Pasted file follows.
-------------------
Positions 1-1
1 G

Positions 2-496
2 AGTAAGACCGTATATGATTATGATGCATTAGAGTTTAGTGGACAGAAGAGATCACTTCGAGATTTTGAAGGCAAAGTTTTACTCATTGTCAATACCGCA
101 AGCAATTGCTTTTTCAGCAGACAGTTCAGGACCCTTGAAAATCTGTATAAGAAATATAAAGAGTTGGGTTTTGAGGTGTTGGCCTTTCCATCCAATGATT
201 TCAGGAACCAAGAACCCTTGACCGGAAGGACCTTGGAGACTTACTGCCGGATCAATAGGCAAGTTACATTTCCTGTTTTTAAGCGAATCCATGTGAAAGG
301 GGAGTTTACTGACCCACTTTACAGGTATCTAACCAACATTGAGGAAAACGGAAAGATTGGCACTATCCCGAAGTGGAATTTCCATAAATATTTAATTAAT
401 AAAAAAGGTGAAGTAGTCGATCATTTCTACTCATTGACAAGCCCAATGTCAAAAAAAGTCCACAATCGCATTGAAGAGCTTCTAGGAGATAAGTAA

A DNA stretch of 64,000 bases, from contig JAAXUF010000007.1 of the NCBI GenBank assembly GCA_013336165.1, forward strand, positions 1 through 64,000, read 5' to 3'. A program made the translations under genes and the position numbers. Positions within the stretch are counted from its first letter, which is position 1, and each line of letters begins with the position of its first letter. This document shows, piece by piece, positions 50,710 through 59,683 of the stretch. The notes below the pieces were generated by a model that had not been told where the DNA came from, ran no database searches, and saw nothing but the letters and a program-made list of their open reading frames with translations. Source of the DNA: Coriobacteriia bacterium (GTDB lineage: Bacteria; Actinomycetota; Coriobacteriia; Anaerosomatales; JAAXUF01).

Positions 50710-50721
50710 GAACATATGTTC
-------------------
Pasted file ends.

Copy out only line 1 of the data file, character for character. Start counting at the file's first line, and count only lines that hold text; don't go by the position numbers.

Positions 1-1